Money-Leader Morgan Leads Ford

By Sports NetworkJuly 8, 2004, 4:00 pm
DEARBORN, Mich. -- Gil Morgan fired a 7-under-par 65 on Thursday at the TPC of Michigan to grab a three-shot lead after the opening round of the Ford Senior Players Championship.
 
Dana Quigley, who is competing in his 250th straight event that he has been eligible for, joined Bruce Fleisher, Allen Doyle, Isao Aoki, Mark James and Jose Maria Canizares in a tie for second at 4-under-par 68.
 
Morgan, who tops the Champions Tour money list this season, has been one of the most consistent performers on the elder circuit since he joined the tour in 1996.
 
'I haven't played quite as well the last couple of weeks as I did earlier in the year,' said Morgan, who captured the SBC Classic in March. 'But at the same time, the last couple of weeks I've hit some really good shots. I feel like my game was coming around a little bit, but at the same time, you don't exactly know how it's going to pan out in this type of championship.'
 
Morgan got off to a quick start at the opening hole after his approach shot landed within 3 feet of the cup for an early birdie. He added a birdie at the par-5 third and picked up another birdie at the par-5 seventh to reach 3 under around the turn.
 
'We started out early,' said Morgan. 'It was a little bit cool at that point in time and then it ended up misting, raining a little bit off and on for three or four holes. On the back nine, I made a few more birdies.'
 
The 57-year-old began his birdie run on the inward half at the par-3 12th and made it two in a row with a birdie at the 13th. Morgan stumbled to a bogey at the 14th, but came right back at the par-3 15th and knocked his tee shot to 10 feet for a birdie to move to minus-5.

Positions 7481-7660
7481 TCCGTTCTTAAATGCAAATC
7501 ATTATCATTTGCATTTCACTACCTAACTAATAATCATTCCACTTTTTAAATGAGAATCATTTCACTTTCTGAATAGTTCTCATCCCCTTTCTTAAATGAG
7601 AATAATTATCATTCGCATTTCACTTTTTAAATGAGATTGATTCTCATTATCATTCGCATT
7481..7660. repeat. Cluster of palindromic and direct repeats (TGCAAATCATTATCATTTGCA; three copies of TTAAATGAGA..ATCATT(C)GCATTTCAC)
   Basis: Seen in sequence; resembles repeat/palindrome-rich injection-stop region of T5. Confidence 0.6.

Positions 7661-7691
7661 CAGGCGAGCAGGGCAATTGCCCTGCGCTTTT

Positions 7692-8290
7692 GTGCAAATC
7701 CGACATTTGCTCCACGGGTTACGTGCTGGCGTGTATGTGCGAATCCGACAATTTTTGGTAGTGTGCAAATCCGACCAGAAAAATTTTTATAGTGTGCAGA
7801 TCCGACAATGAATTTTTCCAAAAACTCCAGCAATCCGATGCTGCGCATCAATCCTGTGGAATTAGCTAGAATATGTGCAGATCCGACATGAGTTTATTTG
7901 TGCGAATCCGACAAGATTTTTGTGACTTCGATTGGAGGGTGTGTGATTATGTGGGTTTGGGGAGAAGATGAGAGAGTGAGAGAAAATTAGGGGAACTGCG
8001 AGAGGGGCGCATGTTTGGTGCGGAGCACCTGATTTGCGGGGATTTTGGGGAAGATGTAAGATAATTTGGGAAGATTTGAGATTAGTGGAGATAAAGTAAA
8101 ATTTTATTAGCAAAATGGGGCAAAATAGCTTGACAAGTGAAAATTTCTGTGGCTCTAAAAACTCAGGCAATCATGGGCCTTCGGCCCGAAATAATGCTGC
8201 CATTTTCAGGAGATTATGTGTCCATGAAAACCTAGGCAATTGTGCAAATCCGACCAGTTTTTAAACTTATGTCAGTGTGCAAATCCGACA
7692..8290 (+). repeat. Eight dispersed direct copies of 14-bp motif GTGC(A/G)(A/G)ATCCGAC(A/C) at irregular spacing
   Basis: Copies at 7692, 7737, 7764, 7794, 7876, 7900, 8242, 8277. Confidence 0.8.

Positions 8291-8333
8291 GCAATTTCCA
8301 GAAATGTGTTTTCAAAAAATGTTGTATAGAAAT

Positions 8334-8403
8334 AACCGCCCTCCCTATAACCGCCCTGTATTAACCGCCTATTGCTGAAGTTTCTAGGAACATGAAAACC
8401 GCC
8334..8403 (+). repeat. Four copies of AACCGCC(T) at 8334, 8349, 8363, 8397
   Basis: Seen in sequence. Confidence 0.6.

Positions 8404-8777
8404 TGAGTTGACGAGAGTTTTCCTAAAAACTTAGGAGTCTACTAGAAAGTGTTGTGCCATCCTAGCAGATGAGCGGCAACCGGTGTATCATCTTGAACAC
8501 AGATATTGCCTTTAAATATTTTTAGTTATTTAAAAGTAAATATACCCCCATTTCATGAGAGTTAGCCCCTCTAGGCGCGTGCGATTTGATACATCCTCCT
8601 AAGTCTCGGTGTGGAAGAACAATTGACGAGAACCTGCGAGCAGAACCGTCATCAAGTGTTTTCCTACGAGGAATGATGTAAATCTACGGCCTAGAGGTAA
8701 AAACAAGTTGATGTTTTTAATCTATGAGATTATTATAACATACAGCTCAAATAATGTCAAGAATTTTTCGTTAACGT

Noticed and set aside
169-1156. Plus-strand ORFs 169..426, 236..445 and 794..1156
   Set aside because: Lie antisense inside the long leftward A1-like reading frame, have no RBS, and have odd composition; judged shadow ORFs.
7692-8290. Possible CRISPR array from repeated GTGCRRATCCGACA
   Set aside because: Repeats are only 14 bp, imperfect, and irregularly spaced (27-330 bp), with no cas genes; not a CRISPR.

'It's a very difficult hole,' he said of the 14th. 'It's a hole that I have not played all that well through the years, and the greens are deceptive.'
 
Morgan continued playing well down the stretch and hit a 9-iron from a bunker to 12 feet for a birdie at the par-4 16th. At the par-5 17th, Morgan ran home a 20-foot putt for his final birdie of the day to hold a significant lead after the first round.
 
'The year I won here, I played really well,' said Morgan, who was the victor here in 1998. 'Some of the years I just can't seem to make it happen, and then other years it seems to fit my game. Sometimes I feel like I take too many chances. I think this year, at least the start here, I've played halfway decent most of the day and was able to recover when I made most of my mistakes.'
 
Quigley also birdied the first, but he gave that shot back with a bogey at the very next hole. Quigley countered with a birdie at the fifth and played a 4-wood to 20 feet for an eagle at the par-5 seventh.
 
At the par-4 ninth, Quigley hit his second shot to 15 feet and drained the putt for another birdie.
 
The 57-year-old, who tied for second at this event in 2000, added a birdie and a bogey on the back side to finish in the logjam at minus-4.
 
'In a major, you know, you can't win on the first day,' said Quigley. 'But certainly, you've all heard this, you can all shoot yourself in the foot and be out of it. I think of the eight Ford Seniors I've played in, I've probably been out of it after the first round or two many more times than I've been in it.'
 
Doyle, the 2001 winner at the TPC of Michigan, mixed five birdies and a bogey for his share of second.
 
Hale Irwin, who won this event in 1999, is paired with Morgan in the opening rounds. The all-time winner on the Champions Tour carded a 3-under-par 69 to finish alongside Doug Tewell, Ed Fiori, Mark McNulty, Leonard Thompson, Bobby Walzel and Mark McCumber in a tie for eighth.